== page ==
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Featured article: Metabolomic profiling of metoprolol hypertension treatment reveals altered gut microbiota-derived urinary metabolites

Metoprolol succinate is a long-acting beta-blocker prescribed for the management of hypertension (HTN) and other cardiovascular diseases. Metabolomics, the study of end-stage metabolites of upstream biologic processes, yield insight into mechanisms of drug effectiveness and safety. Our aim was to determine metabolomic profiles associated with metoprolol effectiveness for the treatment of hypertension.Urinary metoprolol metabolite ratios are indicative of patient CYP2D6 genotypes. Patients taking metoprolol had significantly higher urinary levels of many gut microbiota-dependent metabolites including hydroxyhippuric acid, hippuric acid, and methyluric acid. Urinary metoprolol metabolite profiles of normal metabolizer (NM) patients more closely correlate to ultra-rapid metabolizer (UM) patients than NM patients. Metabolites did not predict either 10% SBP or HR decline.
In summary, in the treatment of HTN, metoprolol therapy appears to alter the gut microbiome and the composition of the microbiome may be an important factor in the effectiveness of antihypertensive drugs. Further work should focus on the stratification of drug effectiveness and gut microbiome composition in order to understand the biologic interactions between these systems.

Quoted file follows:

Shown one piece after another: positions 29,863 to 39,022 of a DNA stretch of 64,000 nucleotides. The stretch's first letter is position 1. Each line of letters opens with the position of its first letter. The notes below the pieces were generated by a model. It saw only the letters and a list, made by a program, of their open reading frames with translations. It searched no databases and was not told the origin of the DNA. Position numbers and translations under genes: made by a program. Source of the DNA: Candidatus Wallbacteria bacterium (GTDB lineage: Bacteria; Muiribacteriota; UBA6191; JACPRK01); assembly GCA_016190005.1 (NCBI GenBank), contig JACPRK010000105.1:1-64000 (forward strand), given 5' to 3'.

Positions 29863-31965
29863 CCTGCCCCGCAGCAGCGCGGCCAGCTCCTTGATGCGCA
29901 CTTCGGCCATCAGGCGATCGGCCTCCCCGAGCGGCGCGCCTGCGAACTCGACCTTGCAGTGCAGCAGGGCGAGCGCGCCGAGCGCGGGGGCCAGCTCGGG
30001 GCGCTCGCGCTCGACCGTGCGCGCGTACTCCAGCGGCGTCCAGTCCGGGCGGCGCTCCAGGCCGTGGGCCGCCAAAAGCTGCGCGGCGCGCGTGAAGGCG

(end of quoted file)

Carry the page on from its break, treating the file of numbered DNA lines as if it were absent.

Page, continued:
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HGNC updates

Updates from the HUGO Gene Nomenclature Committee (HGNC) relevant to Human Genomics readers.

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Human Genomics launched with BioMed Central in July 2012, transferring from its previous publisher Henry Stewart Publications. All back content is now available in the archive.

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Human Genomics is a peer-reviewed, open access journal that focuses on the application of genomic analysis in all aspects of human health and disease, as well as genomic analysis of drug efficacy and safety, and comparative genomics.

Call for Papers: Public Health Genomics

Guest Editors: George P Patrinos, University of Patras, Greece; Hongyu Zhao, Yale University, USA

Papers are invited which address current issues in human public health genomics, such as genomic surveillance of disease, genetic risk prediction, individual genome interpretation, gene-environment interactions, genetic diversity of vector-borne disease, vaccination and vaccine-based approaches against pathogens data sharing, economic evaluation in genomic medicine, and the role of big data and artificial intelligence on the development of translational tools and services and the overall future of public health.

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